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Fozzy - All That Remains
Man, I mean, Fozzy never sucked, but almost stealth-like, they've developed into a ferocious and potent metal force with a bunch of ingredients that shouldn't be concentrated in one band yet are. Lantern-jawed wrestling giant Chris Jericho is a great vocalist, moving from croon to aggression to slight rap easily and convincingly. Musically, the band does much the same, finding three areas in which to punch out yer lights, one being a cool melodic metal directive that's sort of modern and '80s at once, another being a Black Label-style beating (Zakk guests on proggy masterpiece 'Wanderlust'), the last being that choppy, funky, fangs dripping with blood, iron-pumping rhythmic metal thing musical director Rich Ward handled so well within Stuck Mojo. Somehow, to me, this sounds like all the heavy Metallica songs of the '90s in collision with the first Down record or, I dunno... Scorpions from '80 to '82 twisted here and there by a handful of nu-metal melodies. And you couldn't ask for anything more out of the production job - this is perfect, punchy as all hell, tons of bass, treble slightly distorted, everybody heard hot-breathed and shoving. I shake my head that Fozzy is now a quote unquote indie band, as if the wrestling angle and the old "fake band" angle and attendant reliance on covers did more damage than good. Anyhow, pick this up, although you might have to go to the All That Remains section to get it.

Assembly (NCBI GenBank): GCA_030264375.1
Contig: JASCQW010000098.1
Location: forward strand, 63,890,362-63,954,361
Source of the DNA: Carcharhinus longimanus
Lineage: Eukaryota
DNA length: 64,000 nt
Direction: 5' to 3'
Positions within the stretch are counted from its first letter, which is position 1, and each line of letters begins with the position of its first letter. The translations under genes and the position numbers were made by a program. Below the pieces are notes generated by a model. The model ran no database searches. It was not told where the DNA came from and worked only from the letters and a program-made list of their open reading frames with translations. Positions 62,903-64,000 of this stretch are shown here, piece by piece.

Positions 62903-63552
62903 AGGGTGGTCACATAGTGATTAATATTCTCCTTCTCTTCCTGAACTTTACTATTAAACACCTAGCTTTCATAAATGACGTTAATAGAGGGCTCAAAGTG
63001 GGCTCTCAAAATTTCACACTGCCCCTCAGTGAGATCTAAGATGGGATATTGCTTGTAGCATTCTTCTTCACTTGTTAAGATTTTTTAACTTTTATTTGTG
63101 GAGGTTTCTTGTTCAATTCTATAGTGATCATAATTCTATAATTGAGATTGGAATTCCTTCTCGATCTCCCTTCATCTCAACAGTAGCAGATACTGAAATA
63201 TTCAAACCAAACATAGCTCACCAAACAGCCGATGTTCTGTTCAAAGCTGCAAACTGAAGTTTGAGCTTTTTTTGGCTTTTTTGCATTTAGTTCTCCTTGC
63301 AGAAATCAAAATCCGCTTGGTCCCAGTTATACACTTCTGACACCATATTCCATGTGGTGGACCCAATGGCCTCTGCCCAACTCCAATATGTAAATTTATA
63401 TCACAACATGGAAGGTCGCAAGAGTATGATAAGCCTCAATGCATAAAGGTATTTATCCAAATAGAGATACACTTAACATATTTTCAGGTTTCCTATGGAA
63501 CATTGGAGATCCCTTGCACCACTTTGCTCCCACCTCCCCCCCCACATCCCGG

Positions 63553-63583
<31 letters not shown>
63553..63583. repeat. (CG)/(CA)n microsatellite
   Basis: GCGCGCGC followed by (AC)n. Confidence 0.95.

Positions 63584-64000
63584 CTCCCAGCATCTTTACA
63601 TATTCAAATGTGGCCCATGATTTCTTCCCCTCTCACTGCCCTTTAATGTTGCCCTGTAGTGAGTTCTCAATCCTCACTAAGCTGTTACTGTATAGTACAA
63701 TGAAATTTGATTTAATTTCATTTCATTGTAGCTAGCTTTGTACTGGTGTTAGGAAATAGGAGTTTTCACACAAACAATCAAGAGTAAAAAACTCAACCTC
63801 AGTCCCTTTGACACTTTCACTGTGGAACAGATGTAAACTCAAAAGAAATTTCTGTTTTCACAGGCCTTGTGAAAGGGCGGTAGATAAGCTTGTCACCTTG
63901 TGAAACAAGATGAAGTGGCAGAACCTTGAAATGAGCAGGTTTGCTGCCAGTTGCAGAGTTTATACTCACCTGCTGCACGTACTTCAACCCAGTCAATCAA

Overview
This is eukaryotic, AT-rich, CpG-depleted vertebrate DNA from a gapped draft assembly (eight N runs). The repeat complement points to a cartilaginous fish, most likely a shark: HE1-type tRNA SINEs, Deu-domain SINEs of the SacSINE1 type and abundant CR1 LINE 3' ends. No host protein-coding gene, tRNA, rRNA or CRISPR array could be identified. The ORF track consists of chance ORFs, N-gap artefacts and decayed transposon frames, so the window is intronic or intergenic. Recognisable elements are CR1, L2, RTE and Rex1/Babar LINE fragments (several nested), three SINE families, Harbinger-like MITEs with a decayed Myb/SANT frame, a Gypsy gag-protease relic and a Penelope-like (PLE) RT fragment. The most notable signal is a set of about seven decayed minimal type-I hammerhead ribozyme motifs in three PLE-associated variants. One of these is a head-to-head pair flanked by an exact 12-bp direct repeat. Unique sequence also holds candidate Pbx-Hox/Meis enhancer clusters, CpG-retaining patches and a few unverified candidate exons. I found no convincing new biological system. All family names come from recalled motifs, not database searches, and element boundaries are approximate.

Mystic Prophecy - Never Ending
Mystic Prophecy have always been seen as a bit of a purist project, less serious than full-on bands doing power, even opportunist. No more, as Gus G. (Dream Evil, Nightrage) and R.D. Liapakis (Valley's Eve) are back solidifying their franchise while speeding up and heavying up in the process. Produced by R.D., this third album from the band is juiced, electric, and a cut above, due to Liapakis' in possession of a wide range, but not afraid to be aggressive and bluesy as well, fitting nicely into the top tier of the new "manly" wave of traditional metal belters. Truth be though, the production is only average, well... "perfect," or perfectly processed, with triggered drum sounds and a high-end predictability that perhaps only truly excels in the guitar department. Still, this record eventually wins the day, in much the same manner as Labyrinth shed their past with the pound of their self-titled. And it's kinda funny, but that "eventually" concept works on this album's temporal plane as well, with the second half of the album busting out creatively, its best tracks being Wings Of Eternity, When I'm Falling and Warriors Of Lies deep into the elbow bending Metalness of it all.
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